The Difference Between Neurodiversity Representation and Self-Diagnosis

 Autism, attention-deficit hyperactivity disorder (ADHD), learning disorders like dyslexia, and mood disorders such as bipola
Neurodiversity representation can help you feel validated, but for those who aren’t diagnosed with a neurodevelopmental condition, representation can lead to self-diagnosis. Read on to learn the difference between the two and how they’re connected.

Autism, attention-deficit hyperactivity disorder (ADHD), learning disorders like dyslexia, and mood disorders such as bipolar disorders all fall under the neurodivergent umbrella.

As many as 20% of people identify as neurodivergent, and so neurodiversity representation is no doubt important. Seeing yourself represented in media (books, TV shows, and movies) can go a long way toward helping you feel seen and heard.

There’s a fine line, though, between neurodiversity representation and self-diagnosis. Our team of psychotherapists here at Brooklyn Integrative Psychological Services helps you navigate that divide. 

Here’s what you need to know about neurodiversity representation and self-diagnosis. 

Neurodiversity representation

Authentic neurodiversity representation involves depicting neurodivergent individuals in a realistic and respectful manner without resorting to caricatures or stereotypes. It captures the diverse ways in which neurodivergent individuals navigate the world, highlights their unique strengths and challenges, and their many different perspectives.

Neurodiversity representation:

  • Improves empathy
  • Combats stigma and misrepresentation
  • Provides visibility and validation
  • Encourages diversity in perspectives

Not all representations are authentic. Some misguided producers and content creators may depict nothing more than stereotypes. 

Not sure if your show is authentic or not? The Vanderbilt School of Engineering created its own Neurodivergent Watch List that features only authentic neurodiversity representation. The magazine ADDitude has its own list of 10 movies with neurodiversity representation.

If you’re watching a film or reading a book that feels disrespectful or depicts misrepresentations, empower yourself to set it aside. Go instead with a more accurate depiction of characters and their neurodiversity, no matter the medium.

The limitations of self-diagnosis

While authentic neurodiversity representation is no doubt important — neurodiversity representation helps to promote acceptance and inclusion, all while celebrating the diverse ways in which you experience and interact with the world — it can be a slippery slope to self-diagnosis.

Self-diagnosis refers to the identification of neurodivergent traits or conditions on your own without formal assessment or diagnosis by a qualified professional. For example, you might see a character portrayed in a movie that exhibits a similar pattern of thinking as you, but that doesn’t necessarily mean you have the same neurodevelopmental condition as the character.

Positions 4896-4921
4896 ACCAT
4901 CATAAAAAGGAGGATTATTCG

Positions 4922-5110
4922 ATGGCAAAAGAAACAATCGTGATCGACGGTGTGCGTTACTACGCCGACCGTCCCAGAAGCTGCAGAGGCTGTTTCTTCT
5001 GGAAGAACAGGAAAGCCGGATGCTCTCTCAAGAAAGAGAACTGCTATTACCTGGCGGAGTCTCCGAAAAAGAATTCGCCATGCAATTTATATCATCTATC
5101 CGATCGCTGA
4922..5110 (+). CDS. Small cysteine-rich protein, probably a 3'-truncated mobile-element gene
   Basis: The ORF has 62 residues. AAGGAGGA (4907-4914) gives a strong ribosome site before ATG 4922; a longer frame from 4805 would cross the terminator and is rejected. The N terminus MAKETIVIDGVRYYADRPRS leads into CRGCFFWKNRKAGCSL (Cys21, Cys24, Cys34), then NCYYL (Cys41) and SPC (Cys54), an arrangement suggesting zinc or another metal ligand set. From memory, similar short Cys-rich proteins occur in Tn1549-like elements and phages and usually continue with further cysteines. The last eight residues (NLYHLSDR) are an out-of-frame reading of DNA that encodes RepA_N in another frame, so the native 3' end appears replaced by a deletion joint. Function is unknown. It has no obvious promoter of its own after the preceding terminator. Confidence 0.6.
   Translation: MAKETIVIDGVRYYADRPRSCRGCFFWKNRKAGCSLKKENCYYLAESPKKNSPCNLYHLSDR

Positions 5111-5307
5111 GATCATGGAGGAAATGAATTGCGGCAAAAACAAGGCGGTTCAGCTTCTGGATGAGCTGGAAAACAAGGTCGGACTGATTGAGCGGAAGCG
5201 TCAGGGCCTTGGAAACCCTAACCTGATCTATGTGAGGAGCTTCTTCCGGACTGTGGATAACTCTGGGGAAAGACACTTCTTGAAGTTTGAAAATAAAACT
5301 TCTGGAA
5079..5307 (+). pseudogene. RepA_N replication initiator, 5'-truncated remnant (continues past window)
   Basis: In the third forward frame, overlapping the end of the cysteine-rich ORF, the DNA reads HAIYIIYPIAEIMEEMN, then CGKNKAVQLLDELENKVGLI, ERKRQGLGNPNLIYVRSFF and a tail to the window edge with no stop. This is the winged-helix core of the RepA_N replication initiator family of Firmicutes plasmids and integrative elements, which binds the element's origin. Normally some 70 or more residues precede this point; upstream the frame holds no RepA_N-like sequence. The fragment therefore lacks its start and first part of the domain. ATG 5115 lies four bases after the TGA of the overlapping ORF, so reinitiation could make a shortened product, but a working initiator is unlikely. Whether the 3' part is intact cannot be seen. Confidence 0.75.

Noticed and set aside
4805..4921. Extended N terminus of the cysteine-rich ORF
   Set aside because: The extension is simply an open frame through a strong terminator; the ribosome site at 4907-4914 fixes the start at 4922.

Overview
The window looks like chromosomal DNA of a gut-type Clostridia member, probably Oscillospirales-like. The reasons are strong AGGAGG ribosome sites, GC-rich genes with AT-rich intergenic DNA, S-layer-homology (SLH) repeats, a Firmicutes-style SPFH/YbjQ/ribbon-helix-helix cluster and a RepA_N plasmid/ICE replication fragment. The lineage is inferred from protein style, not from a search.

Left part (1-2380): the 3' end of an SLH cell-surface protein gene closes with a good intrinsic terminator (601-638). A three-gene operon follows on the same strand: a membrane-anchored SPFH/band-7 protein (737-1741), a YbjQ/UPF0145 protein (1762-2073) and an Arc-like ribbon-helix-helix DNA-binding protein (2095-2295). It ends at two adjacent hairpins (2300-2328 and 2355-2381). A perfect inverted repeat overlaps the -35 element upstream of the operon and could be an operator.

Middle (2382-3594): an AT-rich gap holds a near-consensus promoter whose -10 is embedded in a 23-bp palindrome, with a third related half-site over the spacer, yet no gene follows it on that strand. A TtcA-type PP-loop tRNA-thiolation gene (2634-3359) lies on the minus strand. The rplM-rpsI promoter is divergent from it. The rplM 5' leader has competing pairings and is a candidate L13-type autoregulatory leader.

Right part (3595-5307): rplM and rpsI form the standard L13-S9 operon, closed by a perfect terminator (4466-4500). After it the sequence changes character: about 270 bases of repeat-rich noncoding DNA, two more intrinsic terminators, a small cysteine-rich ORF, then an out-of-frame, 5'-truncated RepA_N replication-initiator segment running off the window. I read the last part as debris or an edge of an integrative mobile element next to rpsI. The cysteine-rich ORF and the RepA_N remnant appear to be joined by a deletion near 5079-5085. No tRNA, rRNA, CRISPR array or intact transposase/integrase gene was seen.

While self-diagnosis can be a starting point for self-awareness and personal growth — it can prompt you to seek a professional evaluation here at Brooklyn Integrative Psychological Services — it also comes with inherent limitations and risks.

Considerations regarding self-diagnosis include:

The complexity of the condition

Neurodevelopmental conditions like autism or ADHD are complex and multifaceted. They require thorough evaluation by trained professionals to ensure accurate diagnosis and appropriate support.

Not only are neurodevelopmental conditions complex, but many conditions share symptoms, and it may be hard (if not impossible) to differentiate between them on your own without a professional evaluation. Anxiety and ADHD, for instance, can both contribute to difficulty making decisions — but for different reasons.

The risk of misinterpretation

Some neurodivergent traits may overlap with typical variations in behavior or personality. Without expert guidance, it’s possible that you may misinterpret these traits and arrive at an inaccurate self-diagnosis.

Access to resources

Formal diagnosis opens doors to treatment, accommodations (e.g. individualized education plans (IEPs) in school), and interventions that can significantly improve your quality of life. 

Self-diagnosed individuals may miss out on these resources.

A note on diagnosis in children: while your child may not self-diagnose, you may see some of your child’s traits represented. Our team can provide care for adolescents and teens, so don’t hesitate to reach out on behalf of your child.

The fine line between neurodiversity representation and self-diagnosis

While self-diagnosis can validate your experiences and provide a sense of identity and belonging, it’s important to remember that self-awareness is best complemented by professional guidance so that you get an accurate diagnosis and the resources you need.

If you’re a content creator or digital storyteller, prioritize authentic representation by consulting with neurodiverse individuals, conducting research from reputable sources,  amplifying diverse voices, and avoiding harmful stereotypes.

How we can help

If you’re starting to witness neurodivergent traits in yourself, don’t limit yourself to a self-diagnosis. Your provider here at Brooklyn Integrative Psychological Services can conduct professional evaluations, diagnose conditions, and recommend the evidence-based care you need — whether that’s medication, therapy, or lifestyle guidance.

To get started with a formal evaluation, click here to book your appointment.